Chinese have little taste for samgyetang

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Chinese have little taste for samgyetang


Samgyetang, Korean ginseng chicken soup, is making less profit in the Chinese market than expected since its first shipping in June.

Sales of kimchi and rice exports during the year’s first half were sluggish as well, as the products sold just 10 percent of their annual goal. This raised questions about the agrifood export strategy to China at large.

More than 60 tons of samgyetang have been exported to China since its first shipping last June, according to industry insiders and the Korean Trade Association. The traditional Korean dish was exported in pouches produced by government-appointed companies Halim, Nonghyup Moguchon, Sajofine Korea, Gyodong Food and Chamfre and sold in China’s supermarkets and online shopping malls.

Although the exports are still in the early stages, the overall response is that export volume is below expectations. Earlier this year, the government said that it had opened ways to export samgyetang to China, resolving non-tariff barriers such as quarantines that were hindering its entry.

The Korea-China summit last year suddenly opened China’s doors to samgyetang. “This allowed the government and relevant companies to start exports as fast as May - without being fully prepared,” said Kim Han-ho, professor for Agricultural Economics and Rural Development at Seoul National University.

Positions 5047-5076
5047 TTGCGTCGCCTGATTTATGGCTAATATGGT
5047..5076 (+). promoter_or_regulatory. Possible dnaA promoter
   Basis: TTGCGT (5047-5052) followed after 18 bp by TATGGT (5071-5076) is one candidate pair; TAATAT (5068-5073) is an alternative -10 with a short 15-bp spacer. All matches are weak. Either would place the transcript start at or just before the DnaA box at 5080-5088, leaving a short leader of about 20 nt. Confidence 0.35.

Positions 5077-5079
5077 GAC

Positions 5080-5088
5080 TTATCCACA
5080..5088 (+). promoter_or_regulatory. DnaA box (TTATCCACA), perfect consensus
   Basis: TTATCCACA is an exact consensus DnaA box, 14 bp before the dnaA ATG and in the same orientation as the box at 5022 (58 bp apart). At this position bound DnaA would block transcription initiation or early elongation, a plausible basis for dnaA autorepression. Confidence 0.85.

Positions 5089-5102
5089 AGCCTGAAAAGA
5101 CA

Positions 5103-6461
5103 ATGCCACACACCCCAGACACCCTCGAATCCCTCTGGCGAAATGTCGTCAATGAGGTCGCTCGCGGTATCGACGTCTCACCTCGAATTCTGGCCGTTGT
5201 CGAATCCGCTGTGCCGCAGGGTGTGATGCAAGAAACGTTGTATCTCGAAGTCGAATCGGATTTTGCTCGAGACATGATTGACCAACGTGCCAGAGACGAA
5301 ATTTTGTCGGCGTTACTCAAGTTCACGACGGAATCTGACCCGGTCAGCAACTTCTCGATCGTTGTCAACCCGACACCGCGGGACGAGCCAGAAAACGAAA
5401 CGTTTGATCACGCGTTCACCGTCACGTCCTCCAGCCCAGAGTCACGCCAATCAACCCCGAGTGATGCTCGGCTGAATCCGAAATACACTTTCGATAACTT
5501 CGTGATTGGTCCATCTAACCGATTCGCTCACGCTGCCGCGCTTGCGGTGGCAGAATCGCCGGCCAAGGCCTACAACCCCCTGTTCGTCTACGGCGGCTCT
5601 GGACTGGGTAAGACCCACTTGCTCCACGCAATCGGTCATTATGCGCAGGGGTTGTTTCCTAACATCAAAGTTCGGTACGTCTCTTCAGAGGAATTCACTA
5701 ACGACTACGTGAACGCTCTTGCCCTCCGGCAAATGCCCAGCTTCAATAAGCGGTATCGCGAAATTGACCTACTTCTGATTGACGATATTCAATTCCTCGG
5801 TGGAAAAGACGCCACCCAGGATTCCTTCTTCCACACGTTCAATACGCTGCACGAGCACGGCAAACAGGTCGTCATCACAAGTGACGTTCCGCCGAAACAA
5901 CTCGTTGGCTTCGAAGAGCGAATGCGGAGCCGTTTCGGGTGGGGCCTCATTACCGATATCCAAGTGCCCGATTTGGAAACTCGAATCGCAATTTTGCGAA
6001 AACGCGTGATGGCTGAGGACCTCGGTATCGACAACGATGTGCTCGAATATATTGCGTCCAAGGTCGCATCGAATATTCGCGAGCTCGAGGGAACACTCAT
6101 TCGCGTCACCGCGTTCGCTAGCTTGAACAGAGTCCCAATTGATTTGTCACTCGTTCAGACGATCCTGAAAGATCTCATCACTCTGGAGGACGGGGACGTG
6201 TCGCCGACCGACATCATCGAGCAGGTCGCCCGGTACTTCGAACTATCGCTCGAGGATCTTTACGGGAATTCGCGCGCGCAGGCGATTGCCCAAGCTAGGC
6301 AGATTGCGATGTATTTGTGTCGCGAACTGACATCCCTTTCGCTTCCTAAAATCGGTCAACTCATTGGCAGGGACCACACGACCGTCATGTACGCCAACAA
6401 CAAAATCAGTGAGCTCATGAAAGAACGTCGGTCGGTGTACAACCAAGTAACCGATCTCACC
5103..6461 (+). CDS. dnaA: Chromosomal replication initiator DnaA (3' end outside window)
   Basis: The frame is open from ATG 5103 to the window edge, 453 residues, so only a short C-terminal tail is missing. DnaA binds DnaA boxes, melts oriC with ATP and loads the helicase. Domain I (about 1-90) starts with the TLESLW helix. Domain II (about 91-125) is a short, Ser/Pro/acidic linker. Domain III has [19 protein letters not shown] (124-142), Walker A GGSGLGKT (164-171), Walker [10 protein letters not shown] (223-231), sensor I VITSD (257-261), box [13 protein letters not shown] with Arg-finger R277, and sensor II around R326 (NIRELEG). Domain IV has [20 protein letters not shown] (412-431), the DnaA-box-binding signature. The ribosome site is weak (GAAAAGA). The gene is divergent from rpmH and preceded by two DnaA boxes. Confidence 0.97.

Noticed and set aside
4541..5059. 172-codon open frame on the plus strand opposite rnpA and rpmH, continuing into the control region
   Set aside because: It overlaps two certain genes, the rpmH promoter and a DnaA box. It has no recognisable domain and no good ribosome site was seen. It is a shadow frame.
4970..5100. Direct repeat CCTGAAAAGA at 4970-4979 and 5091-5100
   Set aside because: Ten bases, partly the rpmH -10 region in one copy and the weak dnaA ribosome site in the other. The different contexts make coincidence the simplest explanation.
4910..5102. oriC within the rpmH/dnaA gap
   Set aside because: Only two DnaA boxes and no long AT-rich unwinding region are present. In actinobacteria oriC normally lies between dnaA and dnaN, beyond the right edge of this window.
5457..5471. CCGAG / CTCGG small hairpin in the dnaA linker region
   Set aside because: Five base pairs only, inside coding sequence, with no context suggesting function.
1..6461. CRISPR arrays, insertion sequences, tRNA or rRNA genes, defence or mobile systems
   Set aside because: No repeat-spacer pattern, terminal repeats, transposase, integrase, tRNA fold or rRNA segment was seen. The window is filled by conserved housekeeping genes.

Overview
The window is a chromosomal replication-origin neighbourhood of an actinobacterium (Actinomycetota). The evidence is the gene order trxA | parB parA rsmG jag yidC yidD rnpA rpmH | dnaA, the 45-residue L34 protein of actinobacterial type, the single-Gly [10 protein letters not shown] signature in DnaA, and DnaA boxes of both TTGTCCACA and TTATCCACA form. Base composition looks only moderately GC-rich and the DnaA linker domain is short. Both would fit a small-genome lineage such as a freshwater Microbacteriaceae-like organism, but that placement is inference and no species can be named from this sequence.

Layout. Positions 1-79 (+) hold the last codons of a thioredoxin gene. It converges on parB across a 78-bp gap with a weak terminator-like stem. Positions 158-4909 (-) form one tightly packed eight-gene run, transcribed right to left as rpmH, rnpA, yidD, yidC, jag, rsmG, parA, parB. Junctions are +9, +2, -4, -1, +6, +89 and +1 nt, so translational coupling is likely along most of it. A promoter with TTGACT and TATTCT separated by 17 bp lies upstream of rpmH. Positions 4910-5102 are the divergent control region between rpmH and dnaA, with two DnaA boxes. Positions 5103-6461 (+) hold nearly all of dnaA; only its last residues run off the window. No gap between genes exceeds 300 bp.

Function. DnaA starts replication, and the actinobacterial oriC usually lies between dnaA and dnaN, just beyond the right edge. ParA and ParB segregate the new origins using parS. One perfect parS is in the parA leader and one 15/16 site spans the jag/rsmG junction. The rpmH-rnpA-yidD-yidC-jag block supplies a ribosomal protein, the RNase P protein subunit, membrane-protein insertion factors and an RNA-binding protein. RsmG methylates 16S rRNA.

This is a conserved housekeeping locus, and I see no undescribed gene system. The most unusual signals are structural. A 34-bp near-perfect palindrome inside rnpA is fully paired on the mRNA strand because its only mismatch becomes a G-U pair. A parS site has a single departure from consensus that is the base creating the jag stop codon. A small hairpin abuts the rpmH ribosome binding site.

Before China, the main target for exports was Japan. Samgyetang exports reached their peak in 2011, posting a yearly revenue of $14.7 million, the Korean Trade Association said. However, exports were cut in half in 2014 as sales in Japan - which made up 70 percent of samgyetang exports - fell. Japan’s weakened yen and cooled relationship with Korea brought down sales.

The Ministry of Agriculture, Food and Rural Affairs and domestic companies set their eyes on China as the next market for samgyetang exports.

The reason behind sluggish sales is said to be the failure in localizing the dish to China’s taste and food culture. For example, ready-to-eat food has a low credibility among Chinese people who prefer larger sizes of chicken than those used in samgyetang, which traditionally uses young poultry. Critics say the dish should have been promoted along with Korean food culture.

Industry insiders warn that the samgyetang export industry should learn from the failures of kimchi and rice exports, which also have declined since their first shipping in December and January. The government exported 237 tons of rice in the first six months, far from its yearly goal of 2,000 tons. Kimchi failed to exceed 10 percent of the export goal during the year’s first half.

Industry specialists say insufficient market research, difficulties in finding local buyers and low popularity were reasons behind Korea’s failure of food exports to China.

The immediate task is to open distribution networks by establishing relationships with local partners that supply for China’s middle-class. “Instead of setting marketing strategy for Chinese people in general, it would be better to hire a local buyer and make way for a distribution channel in the country’s middle and high-class market,” said Kim.

Samgyetang providers should avoid the cutthroat competition among domestic manufacturers, which pulled down kimchi and samgyetang sales in Japan, insiders say. In the case of kimchi, several providers excessively cut prices, consequently sending kimchi exports down from $86.8 million in 2011 to $44.5 million in 2015.

To push sales, the government and domestic companies will install promotion centers in areas such as Beijing and Shanghai. “Advertisements and a documentary on samgyetang are also under preparation,” said an official with the agriculture ministry.

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